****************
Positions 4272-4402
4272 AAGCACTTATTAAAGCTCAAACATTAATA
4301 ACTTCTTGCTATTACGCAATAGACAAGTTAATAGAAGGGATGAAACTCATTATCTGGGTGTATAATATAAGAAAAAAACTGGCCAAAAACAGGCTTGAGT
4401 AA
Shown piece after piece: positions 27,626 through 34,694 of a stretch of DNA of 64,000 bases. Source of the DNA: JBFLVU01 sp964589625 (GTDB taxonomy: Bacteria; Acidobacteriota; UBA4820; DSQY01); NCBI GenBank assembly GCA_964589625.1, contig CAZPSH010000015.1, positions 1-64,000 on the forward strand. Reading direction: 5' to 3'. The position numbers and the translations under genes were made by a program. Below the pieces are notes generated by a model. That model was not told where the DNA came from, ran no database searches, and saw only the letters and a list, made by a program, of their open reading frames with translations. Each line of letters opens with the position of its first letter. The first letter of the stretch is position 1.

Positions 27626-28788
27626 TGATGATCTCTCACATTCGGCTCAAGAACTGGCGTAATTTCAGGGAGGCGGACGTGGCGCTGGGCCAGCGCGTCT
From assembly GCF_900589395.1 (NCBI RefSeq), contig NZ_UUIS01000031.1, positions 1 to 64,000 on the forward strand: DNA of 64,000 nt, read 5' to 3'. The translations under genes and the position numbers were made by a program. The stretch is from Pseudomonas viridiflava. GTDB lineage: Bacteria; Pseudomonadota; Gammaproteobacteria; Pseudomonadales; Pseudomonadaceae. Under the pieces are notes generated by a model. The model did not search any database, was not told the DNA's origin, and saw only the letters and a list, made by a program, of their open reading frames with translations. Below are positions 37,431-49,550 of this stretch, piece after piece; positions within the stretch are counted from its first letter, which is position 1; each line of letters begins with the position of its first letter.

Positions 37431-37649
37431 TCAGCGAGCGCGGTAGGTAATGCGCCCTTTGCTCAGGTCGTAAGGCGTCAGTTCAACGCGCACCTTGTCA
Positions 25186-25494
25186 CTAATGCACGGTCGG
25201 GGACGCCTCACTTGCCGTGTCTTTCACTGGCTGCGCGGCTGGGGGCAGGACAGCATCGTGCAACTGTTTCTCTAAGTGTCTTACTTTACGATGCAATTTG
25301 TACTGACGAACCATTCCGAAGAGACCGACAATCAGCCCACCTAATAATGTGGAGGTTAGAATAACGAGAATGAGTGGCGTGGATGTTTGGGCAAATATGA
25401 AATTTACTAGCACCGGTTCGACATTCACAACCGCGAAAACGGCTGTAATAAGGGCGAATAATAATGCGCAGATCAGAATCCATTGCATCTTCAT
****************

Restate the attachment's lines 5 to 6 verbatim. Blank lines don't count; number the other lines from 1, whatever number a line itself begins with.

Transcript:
Shown piece after piece: positions 27,626 through 34,694 of a stretch of DNA of 64,000 bases. Source of the DNA: JBFLVU01 sp964589625 (GTDB taxonomy: Bacteria; Acidobacteriota; UBA4820; DSQY01); NCBI GenBank assembly GCA_964589625.1, contig CAZPSH010000015.1, positions 1-64,000 on the forward strand. Reading direction: 5' to 3'. The position numbers and the translations under genes were made by a program. Below the pieces are notes generated by a model. That model was not told where the DNA came from, ran no database searches, and saw only the letters and a list, made by a program, of their open reading frames with translations. Each line of letters opens with the position of its first letter. The first letter of the stretch is position 1.

Positions 27626-28788